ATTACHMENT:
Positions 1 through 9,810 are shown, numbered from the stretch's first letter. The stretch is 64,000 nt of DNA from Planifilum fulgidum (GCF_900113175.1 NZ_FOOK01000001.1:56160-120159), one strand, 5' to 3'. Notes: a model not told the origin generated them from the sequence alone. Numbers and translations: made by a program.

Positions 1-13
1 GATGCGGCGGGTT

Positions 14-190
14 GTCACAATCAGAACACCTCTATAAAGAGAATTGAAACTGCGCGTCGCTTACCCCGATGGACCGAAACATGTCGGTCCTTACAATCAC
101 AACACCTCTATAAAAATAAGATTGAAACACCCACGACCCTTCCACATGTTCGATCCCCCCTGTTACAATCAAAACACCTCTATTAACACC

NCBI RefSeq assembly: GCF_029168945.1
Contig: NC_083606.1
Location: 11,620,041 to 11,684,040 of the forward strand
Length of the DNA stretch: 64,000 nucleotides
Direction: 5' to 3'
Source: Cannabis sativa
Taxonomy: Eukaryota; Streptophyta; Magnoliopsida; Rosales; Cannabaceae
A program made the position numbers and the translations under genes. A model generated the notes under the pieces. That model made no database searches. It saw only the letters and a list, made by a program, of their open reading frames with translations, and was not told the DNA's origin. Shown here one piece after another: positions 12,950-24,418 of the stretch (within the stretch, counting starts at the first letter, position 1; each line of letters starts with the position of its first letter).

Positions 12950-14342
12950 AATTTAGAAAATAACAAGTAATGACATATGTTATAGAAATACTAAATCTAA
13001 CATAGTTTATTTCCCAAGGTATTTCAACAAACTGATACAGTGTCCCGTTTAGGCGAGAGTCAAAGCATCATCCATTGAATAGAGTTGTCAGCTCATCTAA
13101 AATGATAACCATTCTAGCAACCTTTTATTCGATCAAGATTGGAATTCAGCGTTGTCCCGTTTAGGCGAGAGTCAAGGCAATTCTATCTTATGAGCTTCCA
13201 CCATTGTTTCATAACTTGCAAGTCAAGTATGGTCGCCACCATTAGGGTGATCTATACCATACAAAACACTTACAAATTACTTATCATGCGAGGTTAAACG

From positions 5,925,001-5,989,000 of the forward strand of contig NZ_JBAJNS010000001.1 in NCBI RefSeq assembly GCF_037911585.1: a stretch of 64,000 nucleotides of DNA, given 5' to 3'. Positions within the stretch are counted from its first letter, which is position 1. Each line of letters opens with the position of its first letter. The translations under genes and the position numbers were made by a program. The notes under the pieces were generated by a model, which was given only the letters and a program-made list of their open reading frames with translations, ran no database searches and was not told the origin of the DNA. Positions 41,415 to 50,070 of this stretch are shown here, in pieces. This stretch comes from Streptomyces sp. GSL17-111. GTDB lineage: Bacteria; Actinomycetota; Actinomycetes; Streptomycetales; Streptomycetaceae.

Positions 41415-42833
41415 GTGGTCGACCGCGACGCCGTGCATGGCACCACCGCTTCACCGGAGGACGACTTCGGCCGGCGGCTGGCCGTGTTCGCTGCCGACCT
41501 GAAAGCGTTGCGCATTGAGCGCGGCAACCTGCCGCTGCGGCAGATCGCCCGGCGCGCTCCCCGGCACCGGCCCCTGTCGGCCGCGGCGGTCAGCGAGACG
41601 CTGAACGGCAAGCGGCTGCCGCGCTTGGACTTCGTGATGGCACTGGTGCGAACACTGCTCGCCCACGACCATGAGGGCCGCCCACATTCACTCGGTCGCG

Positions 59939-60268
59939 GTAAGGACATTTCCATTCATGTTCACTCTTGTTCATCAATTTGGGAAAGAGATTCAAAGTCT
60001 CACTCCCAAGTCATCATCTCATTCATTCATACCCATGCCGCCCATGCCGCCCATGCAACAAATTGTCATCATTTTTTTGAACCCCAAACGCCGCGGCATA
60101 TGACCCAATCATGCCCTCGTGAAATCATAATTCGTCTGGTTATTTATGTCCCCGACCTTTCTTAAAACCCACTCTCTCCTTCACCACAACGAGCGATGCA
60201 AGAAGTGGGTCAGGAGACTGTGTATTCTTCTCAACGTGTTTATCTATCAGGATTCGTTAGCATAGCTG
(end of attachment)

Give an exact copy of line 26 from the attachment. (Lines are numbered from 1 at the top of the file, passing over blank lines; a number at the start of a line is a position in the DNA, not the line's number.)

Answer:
59939 GTAAGGACATTTCCATTCATGTTCACTCTTGTTCATCAATTTGGGAAAGAGATTCAAAGTCT